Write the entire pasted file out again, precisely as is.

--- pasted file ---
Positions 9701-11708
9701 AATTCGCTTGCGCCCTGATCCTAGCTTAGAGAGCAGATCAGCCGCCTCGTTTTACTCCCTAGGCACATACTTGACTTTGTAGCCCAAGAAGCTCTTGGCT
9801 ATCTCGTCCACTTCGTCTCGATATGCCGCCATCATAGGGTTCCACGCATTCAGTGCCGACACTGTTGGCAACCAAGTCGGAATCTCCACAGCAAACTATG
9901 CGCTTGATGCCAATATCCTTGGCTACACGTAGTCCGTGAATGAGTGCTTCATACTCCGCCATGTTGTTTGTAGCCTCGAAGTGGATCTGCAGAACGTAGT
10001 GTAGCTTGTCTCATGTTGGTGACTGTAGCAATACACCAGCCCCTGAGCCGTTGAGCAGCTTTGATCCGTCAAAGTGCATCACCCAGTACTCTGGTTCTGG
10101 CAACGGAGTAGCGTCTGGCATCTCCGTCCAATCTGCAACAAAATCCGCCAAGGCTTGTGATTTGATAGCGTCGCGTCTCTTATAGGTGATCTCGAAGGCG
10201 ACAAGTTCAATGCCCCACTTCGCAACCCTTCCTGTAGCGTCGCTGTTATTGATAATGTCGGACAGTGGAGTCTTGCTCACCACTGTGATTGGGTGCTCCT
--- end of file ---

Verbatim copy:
Positions 9701-11708
9701 AATTCGCTTGCGCCCTGATCCTAGCTTAGAGAGCAGATCAGCCGCCTCGTTTTACTCCCTAGGCACATACTTGACTTTGTAGCCCAAGAAGCTCTTGGCT
9801 ATCTCGTCCACTTCGTCTCGATATGCCGCCATCATAGGGTTCCACGCATTCAGTGCCGACACTGTTGGCAACCAAGTCGGAATCTCCACAGCAAACTATG
9901 CGCTTGATGCCAATATCCTTGGCTACACGTAGTCCGTGAATGAGTGCTTCATACTCCGCCATGTTGTTTGTAGCCTCGAAGTGGATCTGCAGAACGTAGT
10001 GTAGCTTGTCTCATGTTGGTGACTGTAGCAATACACCAGCCCCTGAGCCGTTGAGCAGCTTTGATCCGTCAAAGTGCATCACCCAGTACTCTGGTTCTGG
10101 CAACGGAGTAGCGTCTGGCATCTCCGTCCAATCTGCAACAAAATCCGCCAAGGCTTGTGATTTGATAGCGTCGCGTCTCTTATAGGTGATCTCGAAGGCG
10201 ACAAGTTCAATGCCCCACTTCGCAACCCTTCCTGTAGCGTCGCTGTTATTGATAATGTCGGACAGTGGAGTCTTGCTCACCACTGTGATTGGGTGCTCCT